Taxpayers are paying for rail upgrades so NS can haul more stuff from Virginia’s ports.

    Here we are in the 21st century still running rail systems like we did in the 19th. While trucking companies are free to travel about the country, rail companies maintain a monopolistic stranglehold on territory.

  4. Larry Gross Avatar
    Larry Gross

    Aren’t we already using freight rail quite heavily to move goods?

    As part of the I-81 Environmental Study, some of the data included what is known as origin-destination data for the trucks.

    They wanted to understand the percentage of truly “long haul” trucking – where the goods are moved from where they are produced to where they are delivered to the consumer of the the goods.

    If not mistaken, what was determined was that quite a few trucks were actually moving goods from distribution centers to retail outlets – “round robin” style.

    Much like a beer or a bread truck making it’s daily “rounds” – except in this case the goods might be anything from razor blades to dog food – broken down into modules for “just-in-time” stock replenishment for each store.

    So a truck leaves.. say a CVS distribution center loaded with just-in-time stock replenishment for a series of stores it will visit that day.. then the next day.. a different set of stores and so forth and so on.

    So… WHERE are those distribution centers and WHERE do they get their goods?

    Well… whether its’ Waverly Va or Spotsylvania, Virginia, guess what – most are on a RAIL SPUR.

    Everyday, a train delivers cars of goods direct from each manufacturer where it is unloaded in the warehouse and then nibbled on to build the store-by-store stock replenishment done by trucks.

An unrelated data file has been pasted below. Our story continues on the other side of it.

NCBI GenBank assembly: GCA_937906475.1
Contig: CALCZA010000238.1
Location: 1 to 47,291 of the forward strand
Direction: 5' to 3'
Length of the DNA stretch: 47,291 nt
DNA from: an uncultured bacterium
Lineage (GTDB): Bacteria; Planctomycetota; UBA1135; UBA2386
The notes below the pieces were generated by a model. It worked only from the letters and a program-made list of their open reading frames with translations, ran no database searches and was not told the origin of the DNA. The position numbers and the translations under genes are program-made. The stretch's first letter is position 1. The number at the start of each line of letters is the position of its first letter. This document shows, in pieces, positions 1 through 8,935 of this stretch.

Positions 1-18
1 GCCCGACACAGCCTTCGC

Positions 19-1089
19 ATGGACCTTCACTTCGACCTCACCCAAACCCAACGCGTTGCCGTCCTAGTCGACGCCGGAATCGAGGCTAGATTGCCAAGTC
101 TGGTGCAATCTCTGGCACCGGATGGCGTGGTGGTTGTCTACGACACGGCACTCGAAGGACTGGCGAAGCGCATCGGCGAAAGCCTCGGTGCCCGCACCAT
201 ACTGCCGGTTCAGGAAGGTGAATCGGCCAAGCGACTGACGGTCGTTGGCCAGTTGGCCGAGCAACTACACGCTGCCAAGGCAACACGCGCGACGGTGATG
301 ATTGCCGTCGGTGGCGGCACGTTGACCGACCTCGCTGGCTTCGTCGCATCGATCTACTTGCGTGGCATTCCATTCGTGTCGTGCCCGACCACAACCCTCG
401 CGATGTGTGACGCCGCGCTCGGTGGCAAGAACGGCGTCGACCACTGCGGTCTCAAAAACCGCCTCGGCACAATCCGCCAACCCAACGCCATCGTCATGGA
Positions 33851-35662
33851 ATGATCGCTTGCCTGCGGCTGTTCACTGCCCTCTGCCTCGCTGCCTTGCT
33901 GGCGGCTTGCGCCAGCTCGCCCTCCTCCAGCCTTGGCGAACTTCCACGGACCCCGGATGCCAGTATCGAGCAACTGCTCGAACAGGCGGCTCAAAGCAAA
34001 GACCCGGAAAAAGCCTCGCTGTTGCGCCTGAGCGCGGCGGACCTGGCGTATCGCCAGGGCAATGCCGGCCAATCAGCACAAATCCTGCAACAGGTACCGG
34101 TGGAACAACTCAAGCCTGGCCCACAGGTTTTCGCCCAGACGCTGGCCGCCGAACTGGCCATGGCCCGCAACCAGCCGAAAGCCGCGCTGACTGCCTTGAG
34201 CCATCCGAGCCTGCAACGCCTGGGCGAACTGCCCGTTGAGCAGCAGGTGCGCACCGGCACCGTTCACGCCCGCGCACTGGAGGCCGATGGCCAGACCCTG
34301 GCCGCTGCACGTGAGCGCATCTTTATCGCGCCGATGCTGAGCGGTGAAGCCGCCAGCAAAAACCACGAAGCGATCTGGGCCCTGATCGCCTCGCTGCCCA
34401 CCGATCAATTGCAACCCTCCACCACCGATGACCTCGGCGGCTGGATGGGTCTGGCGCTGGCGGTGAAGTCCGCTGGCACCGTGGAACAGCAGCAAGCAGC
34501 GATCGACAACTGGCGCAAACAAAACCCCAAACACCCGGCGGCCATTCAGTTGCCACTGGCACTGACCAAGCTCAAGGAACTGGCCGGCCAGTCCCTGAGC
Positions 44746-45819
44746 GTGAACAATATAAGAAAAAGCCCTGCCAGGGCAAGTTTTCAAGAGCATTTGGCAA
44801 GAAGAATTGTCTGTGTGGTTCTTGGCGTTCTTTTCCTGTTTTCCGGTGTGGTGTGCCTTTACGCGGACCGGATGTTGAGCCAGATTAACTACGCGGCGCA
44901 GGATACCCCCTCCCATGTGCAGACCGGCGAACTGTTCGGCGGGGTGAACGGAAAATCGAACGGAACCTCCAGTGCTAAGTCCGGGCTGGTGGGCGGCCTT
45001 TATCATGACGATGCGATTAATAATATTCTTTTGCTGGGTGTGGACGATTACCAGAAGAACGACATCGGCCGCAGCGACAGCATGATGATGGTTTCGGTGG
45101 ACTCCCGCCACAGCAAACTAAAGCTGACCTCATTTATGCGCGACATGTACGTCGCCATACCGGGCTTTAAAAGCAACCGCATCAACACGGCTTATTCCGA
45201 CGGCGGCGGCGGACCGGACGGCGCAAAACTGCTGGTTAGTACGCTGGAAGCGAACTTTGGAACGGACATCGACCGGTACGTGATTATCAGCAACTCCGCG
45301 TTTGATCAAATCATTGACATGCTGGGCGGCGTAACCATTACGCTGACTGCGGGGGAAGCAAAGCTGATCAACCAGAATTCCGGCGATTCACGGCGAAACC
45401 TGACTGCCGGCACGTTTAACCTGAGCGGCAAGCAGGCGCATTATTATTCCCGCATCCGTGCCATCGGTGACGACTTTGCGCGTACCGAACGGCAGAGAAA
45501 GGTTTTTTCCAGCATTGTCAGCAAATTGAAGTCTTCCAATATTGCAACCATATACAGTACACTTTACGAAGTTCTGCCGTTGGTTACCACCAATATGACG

No, not all trucks do this but you can get an idea of how many by merely observing how many trucks say Walmart or Food Lion on them and also by observing the name of the delivery truck unloading at the 7-11s and K-marts, etc.

    So my point is that the market has already determined that the most efficient way to move bulk goods from manufacturer to distribution warehouses IS.. , in fact, rail… in many if not most cases –

    so Freight Rail is ALREADY very much a part of the equation.

    So then we need to better understand what it would take to get those same goods distributed by rail rather than truck.

    In other words… what is it about the current manufacture to distribution warehouse (via rail) to stores (via truck)that favors trucks?

    Try as I might.. I cannot see how the current business model could be done better or more efficiently by rail… well nigh impossible in fact because there is absolutely no way that rail is going to resupply … 7-11s or Kohls…